The founder and CEO of Titanium Blockchain Infrastructure admits to using some of the company’s ICO money to pay bills for his Hawaii condominium.
The founder and CEO of Titanium Blockchain Infrastructure Services is facing up to 20 years in prison after pleading guilty to securities fraud for his role in a scheme involving the cryptocurrency investment platform’s initial coin offering that raised about $21 million, federal officials said.
Luring Investors With Big Promises
Michael Alan Stollery, 54, of Reseda, Calif., touted the company as a cryptocurrency investment opportunity, luring investors to purchase “BARs,” the cryptocurrency token or coin offered by the ICO, through a series of false and misleading statements, the U.S. Department of Justice said on July 25.
In order to get investors, officials said, Stollery, who pleaded guilty last week in the Central District of California, admitted to falsifying aspects of the company’s white papers.
The documents purportedly offered investors and prospective investors an explanation of the cryptocurrency investment offering, including the purpose and technology behind the offering, how the offering was different from other cryptocurrency opportunities, and the prospects for the offering’s profitability.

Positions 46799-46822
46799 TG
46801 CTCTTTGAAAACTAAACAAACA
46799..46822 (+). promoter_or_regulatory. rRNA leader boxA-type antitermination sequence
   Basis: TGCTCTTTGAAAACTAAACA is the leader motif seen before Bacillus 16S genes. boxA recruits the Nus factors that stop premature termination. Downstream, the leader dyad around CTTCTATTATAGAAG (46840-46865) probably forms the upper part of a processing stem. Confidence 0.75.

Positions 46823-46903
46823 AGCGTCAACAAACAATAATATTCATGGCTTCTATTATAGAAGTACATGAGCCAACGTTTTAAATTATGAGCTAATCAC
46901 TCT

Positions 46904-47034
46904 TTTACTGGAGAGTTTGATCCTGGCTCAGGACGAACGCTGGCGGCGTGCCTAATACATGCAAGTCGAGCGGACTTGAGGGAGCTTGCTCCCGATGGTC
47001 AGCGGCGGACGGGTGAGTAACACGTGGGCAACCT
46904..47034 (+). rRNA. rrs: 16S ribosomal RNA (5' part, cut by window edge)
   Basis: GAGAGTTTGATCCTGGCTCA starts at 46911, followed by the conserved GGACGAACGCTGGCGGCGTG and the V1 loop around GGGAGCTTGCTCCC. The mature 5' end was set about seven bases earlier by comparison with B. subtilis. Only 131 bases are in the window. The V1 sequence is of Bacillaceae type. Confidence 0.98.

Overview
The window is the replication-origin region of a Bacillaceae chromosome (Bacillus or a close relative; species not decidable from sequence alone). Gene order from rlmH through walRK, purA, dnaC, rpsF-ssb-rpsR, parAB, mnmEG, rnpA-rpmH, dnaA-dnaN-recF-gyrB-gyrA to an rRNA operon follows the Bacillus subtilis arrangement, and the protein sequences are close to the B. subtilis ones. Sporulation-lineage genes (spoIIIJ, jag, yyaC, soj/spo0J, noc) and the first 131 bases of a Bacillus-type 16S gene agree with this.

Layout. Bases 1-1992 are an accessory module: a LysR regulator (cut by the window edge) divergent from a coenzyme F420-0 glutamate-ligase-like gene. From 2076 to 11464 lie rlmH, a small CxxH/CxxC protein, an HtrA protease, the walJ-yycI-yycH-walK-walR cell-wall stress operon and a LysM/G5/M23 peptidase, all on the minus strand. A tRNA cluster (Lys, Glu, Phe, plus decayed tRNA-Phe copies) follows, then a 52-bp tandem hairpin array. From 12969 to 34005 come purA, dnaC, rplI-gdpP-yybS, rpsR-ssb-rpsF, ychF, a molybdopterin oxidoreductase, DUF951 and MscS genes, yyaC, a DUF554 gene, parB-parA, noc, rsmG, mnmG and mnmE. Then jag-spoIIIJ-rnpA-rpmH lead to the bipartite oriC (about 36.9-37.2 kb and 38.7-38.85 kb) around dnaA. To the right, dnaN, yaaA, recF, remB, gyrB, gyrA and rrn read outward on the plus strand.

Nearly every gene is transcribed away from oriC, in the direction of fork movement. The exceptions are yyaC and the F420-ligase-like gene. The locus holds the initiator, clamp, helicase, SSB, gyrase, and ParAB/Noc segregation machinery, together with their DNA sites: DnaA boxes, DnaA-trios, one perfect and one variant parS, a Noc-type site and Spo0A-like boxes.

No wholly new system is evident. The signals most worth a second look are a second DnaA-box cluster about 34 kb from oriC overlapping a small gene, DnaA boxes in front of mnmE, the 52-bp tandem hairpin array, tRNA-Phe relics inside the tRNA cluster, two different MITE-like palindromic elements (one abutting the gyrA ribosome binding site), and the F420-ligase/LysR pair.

“TBIS intends to disrupt the current market leaders in the provisioning and virtualization space,” the company’s white paper said. “Return on Investment (ROI) will be achieved far faster than with traditional cloud-based solutions.”
‘Rife With Frauds and Scammers’
The company claimed that “just as steel changed the building industry forever, Titanium will usher in a new era of network construction.”
Stollery also planted fake client testimonials on TBIS’s website and falsely claimed that he had business relationships with the Federal Reserve and dozens of prominent companies to create a false appearance of legitimacy, officials said.
In addition, Stollery admitted he mixed the ICO investors’ money with his own funds and used a portion of the offering’s proceeds for such things as credit card charges and paying bills for his Hawaii condominium.
He is scheduled to be sentenced on Nov. 18.
“The crypto space is rife with frauds and scammers,” said Frank Corva, senior analyst for digital assets at Finder. “You can only hope that when a fraud like Stollery is made an example of, it makes others in the crypto space who have malicious intentions think twice before they try to enact a similar type of scheme.”
Corva noted that “luckily, we don’t see as many token ICOs these days as we did during the 2017 crypto bull run.”
“Otherwise, it seems like it would be unrealistic and borderline impossible for the SEC to keep up with whether or not every new ICO token is a scam or not,” he said.
The guilty plea is the latest in a series of cryptocurrency investigations.
Last week, a former Coinbase (COIN) – Get Coinbase Global Inc Report employee and two other men were arrested and charged in what authorities said was the first insider-trading case tied to cryptocurrency.
In addition, the Securities and Exchange Commission is launching a probe into Coinbase to determine if the crypto exchange lists digital assets that should be registered as securities, Bloomberg reported.